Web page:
Four new factors have had a significant impact on emerging markets over the past three months. The c...
Four new factors have had a significant impact on emerging markets over the past three months. The combination of slowing global growth, events in Argentina and Turkey and instability in the Pacific region have weakened the short-term outlook by prolonging economic uncertainty, delaying future growth and raising risk premiums.
The overriding influence has been the slowdown in global growth and, in particular, the slowdown that we are now witnessing in the US. The knock-on effect for emerging markets has been very pronounced, as the historic correlation between growth of the OECD nations and that of emerging markets remains intact.
However, we believe sentiment will improve with the realisation of a soft-landing and the peak of the interest rate cycle being confirmed.
Second, and perhaps closer to hand, is the failure of the economic recovery in Argentina to materialise. This raises questions about Argentina's ability to meet debt repayments that fall due in 2001. Most of the debt is external and denominated in US dollars. The situation has been further aggravated by the continuing strength of the dollar.
The IMF has offered assistance and we await the announcement of a package aimed at furthering Argentina's economic reform while providing a measure of aid to meet the shortfall on its debt repayments.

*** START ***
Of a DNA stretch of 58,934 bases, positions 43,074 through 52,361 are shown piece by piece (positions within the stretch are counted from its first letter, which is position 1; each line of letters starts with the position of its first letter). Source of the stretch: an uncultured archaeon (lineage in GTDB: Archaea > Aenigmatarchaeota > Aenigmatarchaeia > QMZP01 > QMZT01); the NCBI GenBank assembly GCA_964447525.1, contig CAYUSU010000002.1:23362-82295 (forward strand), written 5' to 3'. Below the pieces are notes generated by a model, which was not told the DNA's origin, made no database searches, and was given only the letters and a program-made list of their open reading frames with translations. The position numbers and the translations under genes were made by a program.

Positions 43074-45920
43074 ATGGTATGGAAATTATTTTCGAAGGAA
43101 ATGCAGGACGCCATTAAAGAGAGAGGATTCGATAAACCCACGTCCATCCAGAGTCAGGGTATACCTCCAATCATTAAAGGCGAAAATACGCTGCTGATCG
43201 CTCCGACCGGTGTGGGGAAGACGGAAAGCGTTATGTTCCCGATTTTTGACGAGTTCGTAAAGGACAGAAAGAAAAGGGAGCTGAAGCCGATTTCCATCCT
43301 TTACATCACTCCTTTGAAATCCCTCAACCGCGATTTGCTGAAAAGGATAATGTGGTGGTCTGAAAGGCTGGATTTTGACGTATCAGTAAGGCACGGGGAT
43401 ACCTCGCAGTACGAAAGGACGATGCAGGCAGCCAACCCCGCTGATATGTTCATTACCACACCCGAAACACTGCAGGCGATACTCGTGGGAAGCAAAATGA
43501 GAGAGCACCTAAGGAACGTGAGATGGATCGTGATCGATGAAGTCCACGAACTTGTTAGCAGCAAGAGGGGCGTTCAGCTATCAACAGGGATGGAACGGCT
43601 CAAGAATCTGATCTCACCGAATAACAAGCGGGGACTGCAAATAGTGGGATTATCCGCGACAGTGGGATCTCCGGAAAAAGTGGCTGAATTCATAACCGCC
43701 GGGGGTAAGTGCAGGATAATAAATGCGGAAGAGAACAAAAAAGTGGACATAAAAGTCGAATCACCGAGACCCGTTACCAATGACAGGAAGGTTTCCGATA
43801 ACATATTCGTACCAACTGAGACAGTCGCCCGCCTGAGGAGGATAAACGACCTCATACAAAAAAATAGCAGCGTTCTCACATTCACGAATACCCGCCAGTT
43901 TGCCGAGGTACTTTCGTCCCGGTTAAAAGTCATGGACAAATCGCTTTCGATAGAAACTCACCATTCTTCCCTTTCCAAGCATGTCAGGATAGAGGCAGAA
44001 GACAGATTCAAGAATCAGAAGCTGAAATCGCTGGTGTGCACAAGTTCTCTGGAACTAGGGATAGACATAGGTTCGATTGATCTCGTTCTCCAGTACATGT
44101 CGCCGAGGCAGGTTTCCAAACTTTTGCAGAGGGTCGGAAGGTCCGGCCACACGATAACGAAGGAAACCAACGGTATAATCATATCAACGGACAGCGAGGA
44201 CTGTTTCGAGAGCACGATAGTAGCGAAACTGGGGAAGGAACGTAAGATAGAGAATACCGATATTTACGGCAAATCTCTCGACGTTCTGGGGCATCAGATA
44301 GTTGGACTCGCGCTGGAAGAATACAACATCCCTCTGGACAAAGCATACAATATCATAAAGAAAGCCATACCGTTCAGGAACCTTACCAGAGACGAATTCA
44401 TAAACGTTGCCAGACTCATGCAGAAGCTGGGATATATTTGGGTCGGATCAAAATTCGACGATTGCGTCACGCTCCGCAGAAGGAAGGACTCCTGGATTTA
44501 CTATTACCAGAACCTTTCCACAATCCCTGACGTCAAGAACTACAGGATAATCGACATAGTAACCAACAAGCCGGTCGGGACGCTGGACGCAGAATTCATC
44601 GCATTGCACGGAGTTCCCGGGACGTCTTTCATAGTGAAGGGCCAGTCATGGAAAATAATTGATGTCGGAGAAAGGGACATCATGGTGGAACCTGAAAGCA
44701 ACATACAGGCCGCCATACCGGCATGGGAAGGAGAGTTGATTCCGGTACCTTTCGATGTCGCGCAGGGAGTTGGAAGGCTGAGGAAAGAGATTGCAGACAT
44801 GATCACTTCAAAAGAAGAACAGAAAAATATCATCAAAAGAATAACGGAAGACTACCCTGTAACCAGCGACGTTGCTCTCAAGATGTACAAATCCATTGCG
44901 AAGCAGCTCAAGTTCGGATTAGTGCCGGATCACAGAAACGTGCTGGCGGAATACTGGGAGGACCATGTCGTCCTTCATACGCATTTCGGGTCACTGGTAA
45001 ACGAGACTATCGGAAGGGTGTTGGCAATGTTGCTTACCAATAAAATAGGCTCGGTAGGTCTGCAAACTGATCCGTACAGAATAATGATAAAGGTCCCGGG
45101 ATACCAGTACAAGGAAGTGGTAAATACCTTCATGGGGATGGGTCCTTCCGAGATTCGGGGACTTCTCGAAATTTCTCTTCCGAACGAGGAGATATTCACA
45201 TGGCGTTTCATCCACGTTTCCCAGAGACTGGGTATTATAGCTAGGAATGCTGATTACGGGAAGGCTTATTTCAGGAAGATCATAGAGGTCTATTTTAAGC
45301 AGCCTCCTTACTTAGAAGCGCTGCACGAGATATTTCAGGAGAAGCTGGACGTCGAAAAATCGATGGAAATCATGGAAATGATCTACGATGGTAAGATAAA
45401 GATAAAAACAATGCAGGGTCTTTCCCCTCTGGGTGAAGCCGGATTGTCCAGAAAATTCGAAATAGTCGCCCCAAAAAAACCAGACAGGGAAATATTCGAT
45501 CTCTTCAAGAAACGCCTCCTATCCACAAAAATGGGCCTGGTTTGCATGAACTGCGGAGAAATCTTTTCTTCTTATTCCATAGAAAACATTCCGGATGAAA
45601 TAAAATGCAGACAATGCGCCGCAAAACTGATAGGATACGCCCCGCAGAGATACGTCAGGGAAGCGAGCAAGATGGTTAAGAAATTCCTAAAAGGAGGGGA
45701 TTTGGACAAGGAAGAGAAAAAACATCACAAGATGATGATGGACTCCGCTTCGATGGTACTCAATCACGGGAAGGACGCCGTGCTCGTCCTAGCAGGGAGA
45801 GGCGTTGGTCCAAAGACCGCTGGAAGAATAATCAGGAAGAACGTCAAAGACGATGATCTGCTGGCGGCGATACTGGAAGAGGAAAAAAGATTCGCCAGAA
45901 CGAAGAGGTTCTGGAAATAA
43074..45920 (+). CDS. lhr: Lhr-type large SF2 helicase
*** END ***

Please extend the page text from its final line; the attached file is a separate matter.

Third, liquidity problems in Turkey have unsettled investors. While the IMF-backed economic reform programme has progressed, the banking sector remains far from stable. A credible banking sector restructuring programme, together with a supplementary reserve facility that covers the short-term repayment timetable is needed.
Finally, we have not escaped the worries created by ongoing political instability in some peripheral markets. Indonesia and the Philippines, in particular, are in limbo, with corruption remaining widespread. While uncertainties remain over the Taiwanese and Korean markets we continue to recognise the potential of China. Combined, these factors have raised the risk associated with emerging markets and lowered, for the short term, the potential returns.
We are once again seeing tremendous value emerge. Good long-term growth opportunities remain and, as ever, quality market and stock selection, backed by confirmation that the Western world's economies will not stall are required before these opportunities can be realised. We anticipate that growth rates across emerging markets could exceed that of Europe and possibly the US, too.
In the meantime, there remain good opportunities, especially Brazil. It provides the strongest fundamental picture among emerging markets and has benefited greatly from the economic reform which has been undertaken to-date. Expectation is for inflation to fall further allowing real rates to also be reduced.
Scott Crawshaw is fund manager, emerging markets equities at RSA Investments
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